Professor Colin Caro explains why helical stents can change lives – and why, at 92, he still has much to do.

Professor Colin CaroWords: Lucy Jolin / Photography: Joe McGorty

Emeritus Professor Colin Caro keeps the fruits of a very long life’s work in the top drawer of his desk: two feather-light, finger-length tubes. Both are made of thin, wire mesh, zigzagging around to create hundreds of tiny triangles. But there is a vital, and deceptively simple, difference between them: one tube is straight, like a drainpipe; the other is gracefully curved, like a snake.

The tubes are both stents: scaffolds to keep a blocked or narrow artery open, allowing blood to flow through it. The straight one will be familiar to heart surgeons. First used in 1986 in Toulouse, France, by doctors Jacques Puel and Ulrich Sigwart, it is widely employed in modern heart surgery, both in its basic form and with various enhancements, such as a coating of drugs to discourage further blockages.

The curved one, however, could also become a common sight in the operating theatre one day. It is Caro’s own invention, the BioMimics 3D® helical-centreline arterial stent, created as a result of a basic realisation: blood flows in three dimensions, not two. “For 500 years people have known that arteries branch and bend,” he points out. “But what has really been underappreciated is that they don’t do this in a planar fashion: it’s more of a curve, a helix.”

Working on the single challenge of how to stop so many people dying of heart disease, Caro theorised that the helix had something to do with atherosclerosis, the narrowing of the arteries, which was affecting half the world’s population back in the 60s and 70s. This turned the accepted theory on its head. “For a hundred years or more, people believed that the cause of atherosclerosis was blood flowing too quickly through the arteries,” he says. “I showed, using several simple experiments – postmortem studies and modelling – that the opposite is the case. The slower flow is dangerous, and the faster flow actually protects against disease.”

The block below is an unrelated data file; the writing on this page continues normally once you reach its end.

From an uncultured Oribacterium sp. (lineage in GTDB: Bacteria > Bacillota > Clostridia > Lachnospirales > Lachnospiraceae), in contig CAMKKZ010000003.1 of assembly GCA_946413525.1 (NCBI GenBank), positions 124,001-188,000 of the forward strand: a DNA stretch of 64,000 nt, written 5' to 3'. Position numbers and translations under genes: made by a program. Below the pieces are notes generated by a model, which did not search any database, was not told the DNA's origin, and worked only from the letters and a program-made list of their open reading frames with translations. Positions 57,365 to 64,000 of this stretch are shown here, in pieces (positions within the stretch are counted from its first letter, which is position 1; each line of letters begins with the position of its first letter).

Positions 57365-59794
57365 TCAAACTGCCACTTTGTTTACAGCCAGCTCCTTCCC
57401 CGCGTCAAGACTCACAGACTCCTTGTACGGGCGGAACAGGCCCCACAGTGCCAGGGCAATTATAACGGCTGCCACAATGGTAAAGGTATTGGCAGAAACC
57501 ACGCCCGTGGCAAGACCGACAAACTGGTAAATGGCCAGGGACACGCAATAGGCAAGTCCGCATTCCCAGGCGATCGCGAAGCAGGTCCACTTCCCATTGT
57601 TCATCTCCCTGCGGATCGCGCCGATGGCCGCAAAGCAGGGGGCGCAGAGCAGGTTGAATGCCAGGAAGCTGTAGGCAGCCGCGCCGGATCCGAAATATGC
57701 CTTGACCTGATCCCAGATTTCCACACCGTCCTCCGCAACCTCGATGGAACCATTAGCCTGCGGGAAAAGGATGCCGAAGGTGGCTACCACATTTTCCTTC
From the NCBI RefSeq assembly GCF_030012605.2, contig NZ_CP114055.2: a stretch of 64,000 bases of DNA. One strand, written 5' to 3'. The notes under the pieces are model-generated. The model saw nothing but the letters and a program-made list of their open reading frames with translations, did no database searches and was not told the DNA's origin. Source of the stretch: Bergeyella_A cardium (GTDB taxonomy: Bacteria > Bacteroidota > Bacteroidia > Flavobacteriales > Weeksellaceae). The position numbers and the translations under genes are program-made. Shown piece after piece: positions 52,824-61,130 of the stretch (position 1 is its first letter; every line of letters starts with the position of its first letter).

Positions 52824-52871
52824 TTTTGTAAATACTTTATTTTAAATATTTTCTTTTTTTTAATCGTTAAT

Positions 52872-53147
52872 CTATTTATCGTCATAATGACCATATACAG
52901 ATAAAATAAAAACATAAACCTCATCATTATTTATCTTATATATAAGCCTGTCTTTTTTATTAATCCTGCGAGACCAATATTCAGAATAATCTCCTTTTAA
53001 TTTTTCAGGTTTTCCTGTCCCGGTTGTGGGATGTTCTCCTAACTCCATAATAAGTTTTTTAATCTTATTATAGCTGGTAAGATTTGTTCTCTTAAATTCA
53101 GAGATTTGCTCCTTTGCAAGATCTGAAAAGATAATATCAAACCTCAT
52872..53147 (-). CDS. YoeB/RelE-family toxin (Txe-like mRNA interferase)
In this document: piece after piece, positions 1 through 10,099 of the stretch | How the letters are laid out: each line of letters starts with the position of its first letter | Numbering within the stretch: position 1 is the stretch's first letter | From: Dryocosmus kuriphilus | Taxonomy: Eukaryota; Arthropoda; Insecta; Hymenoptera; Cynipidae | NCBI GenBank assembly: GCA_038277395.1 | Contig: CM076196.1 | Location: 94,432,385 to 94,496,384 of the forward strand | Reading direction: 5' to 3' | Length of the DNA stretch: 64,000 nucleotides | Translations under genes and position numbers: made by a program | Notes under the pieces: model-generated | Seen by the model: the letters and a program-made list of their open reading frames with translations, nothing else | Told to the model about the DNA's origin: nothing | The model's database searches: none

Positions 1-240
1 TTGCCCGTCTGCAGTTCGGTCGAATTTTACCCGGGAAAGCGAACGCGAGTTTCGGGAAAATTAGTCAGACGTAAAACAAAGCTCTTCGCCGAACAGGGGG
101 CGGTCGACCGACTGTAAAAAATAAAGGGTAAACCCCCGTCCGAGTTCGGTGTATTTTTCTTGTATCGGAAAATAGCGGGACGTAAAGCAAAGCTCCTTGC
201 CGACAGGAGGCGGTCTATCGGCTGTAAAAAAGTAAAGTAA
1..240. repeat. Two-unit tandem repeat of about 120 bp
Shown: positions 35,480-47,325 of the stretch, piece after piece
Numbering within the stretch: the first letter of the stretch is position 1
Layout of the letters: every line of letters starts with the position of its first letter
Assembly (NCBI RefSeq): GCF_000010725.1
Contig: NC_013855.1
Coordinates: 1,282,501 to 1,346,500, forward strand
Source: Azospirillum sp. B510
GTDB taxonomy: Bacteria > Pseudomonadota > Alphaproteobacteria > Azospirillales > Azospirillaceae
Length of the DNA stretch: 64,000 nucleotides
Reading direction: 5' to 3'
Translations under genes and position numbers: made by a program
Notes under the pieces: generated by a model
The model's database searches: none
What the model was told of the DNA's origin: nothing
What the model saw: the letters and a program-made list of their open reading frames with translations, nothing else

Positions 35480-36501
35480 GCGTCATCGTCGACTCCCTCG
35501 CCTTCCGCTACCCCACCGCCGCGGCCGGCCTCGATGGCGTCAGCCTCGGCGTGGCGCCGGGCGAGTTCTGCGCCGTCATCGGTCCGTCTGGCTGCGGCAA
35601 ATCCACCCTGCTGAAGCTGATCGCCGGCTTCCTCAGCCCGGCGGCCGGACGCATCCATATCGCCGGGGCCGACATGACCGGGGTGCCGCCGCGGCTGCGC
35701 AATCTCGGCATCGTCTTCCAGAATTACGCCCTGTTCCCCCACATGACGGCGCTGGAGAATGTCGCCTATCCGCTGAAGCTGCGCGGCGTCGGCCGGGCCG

This is due to the three-dimensional nature of blood flow. Atherosclerosis is not a uniform disease, explains Caro: not every inch of the arteries is affected, because the helical flow is not uniform, either. Within the branches and bends of our arteries, there are areas of low wall shear, where the blood flows more slowly, and areas of high wall shear, where it flows quickly. Areas of low shear are more likely to develop atherosclerosis. That is why the BioMimics 3D stent is designed to mimic how the blood flows and, by doing so, harnesses its ability to protect artery walls.

“The helical stent causes the flow to rotate, to swirl, and it causes mixing,” he says. “In a straight stent, blood and the oxygen it carries gets from the middle of the artery to the wall by diffusion – Brownian motion, which is a slow process. In the helical case, the blood in the middle of the artery gets to the walls faster by being stirred, rotated. And that’s what you need.”

Yet this insight, Caro emphasises, did not come in a sudden flash of inspiration. Rather, it was the culmination of many years’ work. And being an outlier at the beginning wasn’t easy. “It’s hard trying to persuade people that a long-held theory is wrong, though it never got unpleasant,” he emphasises. “It can take time to turn the Queen Mary around.”

For a hundred years or more, people believed that the cause of atherosclerosis was blood flowing too quickly – in fact, the opposite is the case"

The results from the first randomised controlled trials in humans have been promising. Use of the BioMimics 3D helical stent resulted in arteries being more open at two years when compared with a straight stent. Ongoing research is being carried out by Veryan Medical Ltd, a company formed in 2003 with initial funding from Imperial Innovations, when the commercial possibilities of Caro’s idea were recognised.